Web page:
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Open-source software helps stakeholders make cost-effective renewable energy investments

Conceived by a group of scientists in Australia, the novel online tool can be modified for different regulatory environments. The program’s user interface asks for seven input files with a resolution of 30 minutes.

Lior Kahana ↗

An Australian research group developed a novel open-source software to help stakeholders make cost-effective renewable energy investments. Dubbed CEREI ↗, the software was designed for the regulatory environment of the Australian state of Victoria but can be tweaked to serve other regions.

“The tool’s architecture is flexible, allowing it to be adapted and scaled up to accommodate different parameters and tariff models from other regions, enhancing its applicability in diverse energy markets and making it suitable for worldwide use,” said corresponding author Dr. Ibrahim Ibrahim, to pv magazine.

The program’s user interface asks for seven input files with a resolution of 30 minutes. First, the users are asked to log the components of the network tariff, such as energy and network charges and local market charges. Secondly, they are asked to log energy usage data for the intended use, and in the third input, energy costs are given.

In the fourth input, the user uploads the forecasted energy generation from the on-site renewable energy source, whether PV, wind power, or other relevant source. In input five, the feed-in tariff is logged, while in input six, the user is asked to upload a summary of a reference energy bill for comparison. In the final seventh input, the user logs life cycle cost parameters, including capital cost, inflation rate, and degradation rate.

CEREI’s framework
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CEREI’s framework

Image: University of Technology Sydney, SoftwareX, CC BY 4.0 DEED

With those inputs, the software can yield a few outputs. It can provide an estimated energy bill and potential savings as it compares it to the reference bill. In addition, it shows a price efficiency index (PEI) result for an entire year. Lastly, it offers a life cycle cost assessment, including a levelized cost of energy (LCOE), and a simple payback period. Furthermore, the tool can be used for behind-the-meter scenarios where some electricity is consumed and some is fed to the grid, as well as in scenarios in which the electricity is only sold to the grid.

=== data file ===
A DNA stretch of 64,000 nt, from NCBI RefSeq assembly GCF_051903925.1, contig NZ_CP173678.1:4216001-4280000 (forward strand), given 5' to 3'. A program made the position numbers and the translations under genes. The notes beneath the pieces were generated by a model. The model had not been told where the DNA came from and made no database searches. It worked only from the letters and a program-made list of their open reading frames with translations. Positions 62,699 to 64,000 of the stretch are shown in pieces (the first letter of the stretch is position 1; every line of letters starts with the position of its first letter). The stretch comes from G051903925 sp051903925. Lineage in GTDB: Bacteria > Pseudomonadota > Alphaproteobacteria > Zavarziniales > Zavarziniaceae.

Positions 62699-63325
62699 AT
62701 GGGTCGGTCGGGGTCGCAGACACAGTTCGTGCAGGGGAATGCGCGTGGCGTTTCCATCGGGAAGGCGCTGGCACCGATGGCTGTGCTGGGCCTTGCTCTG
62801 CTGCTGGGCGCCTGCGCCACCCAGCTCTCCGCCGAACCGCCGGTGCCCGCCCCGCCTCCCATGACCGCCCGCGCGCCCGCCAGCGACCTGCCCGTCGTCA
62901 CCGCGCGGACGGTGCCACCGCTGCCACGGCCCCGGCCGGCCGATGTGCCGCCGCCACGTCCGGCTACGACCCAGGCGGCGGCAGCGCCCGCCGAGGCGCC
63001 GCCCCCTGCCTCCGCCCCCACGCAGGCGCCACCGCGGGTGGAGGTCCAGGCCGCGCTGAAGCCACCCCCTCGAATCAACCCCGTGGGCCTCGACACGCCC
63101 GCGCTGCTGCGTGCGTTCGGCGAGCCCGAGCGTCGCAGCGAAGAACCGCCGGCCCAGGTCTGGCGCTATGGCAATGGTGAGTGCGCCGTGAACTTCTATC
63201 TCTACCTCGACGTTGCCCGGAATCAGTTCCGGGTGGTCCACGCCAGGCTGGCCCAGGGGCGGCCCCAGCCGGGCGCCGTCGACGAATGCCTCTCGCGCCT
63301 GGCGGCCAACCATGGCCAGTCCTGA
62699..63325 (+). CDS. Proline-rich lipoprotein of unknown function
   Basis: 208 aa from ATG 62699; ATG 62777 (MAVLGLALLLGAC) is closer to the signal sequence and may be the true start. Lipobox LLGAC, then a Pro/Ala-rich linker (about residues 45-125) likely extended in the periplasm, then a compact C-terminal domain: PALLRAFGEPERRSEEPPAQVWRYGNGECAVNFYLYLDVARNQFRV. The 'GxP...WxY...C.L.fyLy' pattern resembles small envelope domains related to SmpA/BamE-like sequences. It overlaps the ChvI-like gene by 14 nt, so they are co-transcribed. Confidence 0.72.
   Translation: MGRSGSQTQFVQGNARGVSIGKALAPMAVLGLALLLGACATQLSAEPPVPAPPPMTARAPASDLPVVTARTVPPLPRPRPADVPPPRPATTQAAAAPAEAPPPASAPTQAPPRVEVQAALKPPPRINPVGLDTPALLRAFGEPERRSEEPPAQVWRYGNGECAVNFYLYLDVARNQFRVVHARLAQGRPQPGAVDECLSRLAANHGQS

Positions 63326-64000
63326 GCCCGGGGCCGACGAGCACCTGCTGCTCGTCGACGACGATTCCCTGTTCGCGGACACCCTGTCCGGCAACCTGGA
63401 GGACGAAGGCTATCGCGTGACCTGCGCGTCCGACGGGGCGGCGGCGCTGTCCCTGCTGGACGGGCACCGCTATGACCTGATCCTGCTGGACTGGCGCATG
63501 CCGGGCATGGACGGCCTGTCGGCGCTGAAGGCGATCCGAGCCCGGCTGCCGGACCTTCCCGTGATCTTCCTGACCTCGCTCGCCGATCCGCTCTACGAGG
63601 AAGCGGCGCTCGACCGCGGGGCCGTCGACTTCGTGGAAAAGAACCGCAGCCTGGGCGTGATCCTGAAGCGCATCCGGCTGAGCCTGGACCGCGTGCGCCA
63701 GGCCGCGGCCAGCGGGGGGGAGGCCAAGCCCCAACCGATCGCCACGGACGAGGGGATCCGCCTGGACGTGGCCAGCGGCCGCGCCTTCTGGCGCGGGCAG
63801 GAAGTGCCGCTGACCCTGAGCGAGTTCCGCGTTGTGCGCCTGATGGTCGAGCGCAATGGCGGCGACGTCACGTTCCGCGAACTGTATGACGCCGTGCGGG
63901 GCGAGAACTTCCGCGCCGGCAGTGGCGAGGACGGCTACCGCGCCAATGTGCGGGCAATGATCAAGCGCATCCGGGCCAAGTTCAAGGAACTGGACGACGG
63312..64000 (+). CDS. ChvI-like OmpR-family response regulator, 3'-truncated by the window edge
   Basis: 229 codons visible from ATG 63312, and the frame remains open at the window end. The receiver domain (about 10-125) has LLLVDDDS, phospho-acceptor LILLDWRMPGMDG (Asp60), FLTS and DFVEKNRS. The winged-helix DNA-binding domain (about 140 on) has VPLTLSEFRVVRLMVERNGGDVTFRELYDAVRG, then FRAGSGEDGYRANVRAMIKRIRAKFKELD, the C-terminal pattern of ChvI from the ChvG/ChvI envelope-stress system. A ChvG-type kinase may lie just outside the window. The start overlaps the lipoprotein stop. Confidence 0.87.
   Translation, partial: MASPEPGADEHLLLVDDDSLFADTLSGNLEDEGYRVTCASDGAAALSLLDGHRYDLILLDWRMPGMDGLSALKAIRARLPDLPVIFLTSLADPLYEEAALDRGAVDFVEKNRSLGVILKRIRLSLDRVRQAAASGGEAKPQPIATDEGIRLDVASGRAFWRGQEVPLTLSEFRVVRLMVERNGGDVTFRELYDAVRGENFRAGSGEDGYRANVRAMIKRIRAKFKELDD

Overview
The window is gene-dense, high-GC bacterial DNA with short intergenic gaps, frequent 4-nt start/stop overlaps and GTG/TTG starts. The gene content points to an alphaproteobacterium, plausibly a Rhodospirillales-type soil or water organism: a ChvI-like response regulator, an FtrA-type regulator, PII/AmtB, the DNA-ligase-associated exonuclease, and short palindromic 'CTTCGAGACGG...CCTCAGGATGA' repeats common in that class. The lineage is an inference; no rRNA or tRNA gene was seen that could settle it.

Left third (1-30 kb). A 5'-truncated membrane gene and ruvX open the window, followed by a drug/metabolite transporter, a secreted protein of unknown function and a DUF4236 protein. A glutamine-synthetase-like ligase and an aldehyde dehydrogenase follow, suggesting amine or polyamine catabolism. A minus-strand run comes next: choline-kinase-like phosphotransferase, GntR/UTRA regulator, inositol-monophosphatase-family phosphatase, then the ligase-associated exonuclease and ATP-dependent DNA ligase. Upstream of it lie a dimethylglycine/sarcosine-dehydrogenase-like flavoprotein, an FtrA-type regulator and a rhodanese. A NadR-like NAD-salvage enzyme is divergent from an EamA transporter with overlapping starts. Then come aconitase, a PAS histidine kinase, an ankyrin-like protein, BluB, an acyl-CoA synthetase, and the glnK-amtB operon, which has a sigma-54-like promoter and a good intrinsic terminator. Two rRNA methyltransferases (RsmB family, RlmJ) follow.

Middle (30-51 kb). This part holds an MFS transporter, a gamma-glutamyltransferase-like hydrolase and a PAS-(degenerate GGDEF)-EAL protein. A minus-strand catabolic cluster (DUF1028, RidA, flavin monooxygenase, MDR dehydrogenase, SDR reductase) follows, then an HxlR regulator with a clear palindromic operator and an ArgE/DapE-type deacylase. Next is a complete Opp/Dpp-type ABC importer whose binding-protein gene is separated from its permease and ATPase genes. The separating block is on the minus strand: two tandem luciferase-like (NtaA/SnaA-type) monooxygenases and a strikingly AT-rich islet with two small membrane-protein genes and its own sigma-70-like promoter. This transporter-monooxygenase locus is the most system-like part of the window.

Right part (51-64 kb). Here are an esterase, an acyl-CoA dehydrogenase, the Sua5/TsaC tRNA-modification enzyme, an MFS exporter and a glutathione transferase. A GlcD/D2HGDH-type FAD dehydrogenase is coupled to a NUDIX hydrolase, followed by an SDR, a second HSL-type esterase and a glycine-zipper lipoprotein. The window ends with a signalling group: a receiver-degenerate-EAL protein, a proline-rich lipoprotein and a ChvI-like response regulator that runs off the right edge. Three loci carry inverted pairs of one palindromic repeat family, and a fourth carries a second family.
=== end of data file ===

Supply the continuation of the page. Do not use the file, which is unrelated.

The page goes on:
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“The proposed tool can support industrial and commercial customers in Australia to reduce their electrical energy bills and the distribution of the on-site generation behind-the-meter,” said the scientists. “In addition, it can help decision-makers within industrial and commercial organizations to identify cost-effective renewable energy solutions and support the integration of renewable energy sources into existing power systems.”

The software was presented in the paper “CEREI: An open-source tool for Cost-Effective Renewable Energy Investments ↗,” published in the journal SoftwareX. The CEREI software was developed by scientists from the University of Technology Sydney ↗ and the Federation University Australia.

“One of the notable strengths of CEREI is its ability to strike a balance between energy demand, generation, demand response, and wholesale balancing energy,” the academics concluded. “Moreover, by providing a comprehensive overview of various tariff structures and renewable energy investment alternatives, CEREI aids in simplifying complex decisions, making the path to a green energy future more accessible.”

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Kaylie Pferten
Kaylie Pferten
A pilot of submersible crafts in a former life, now married to my husband David and writing about investment advice.

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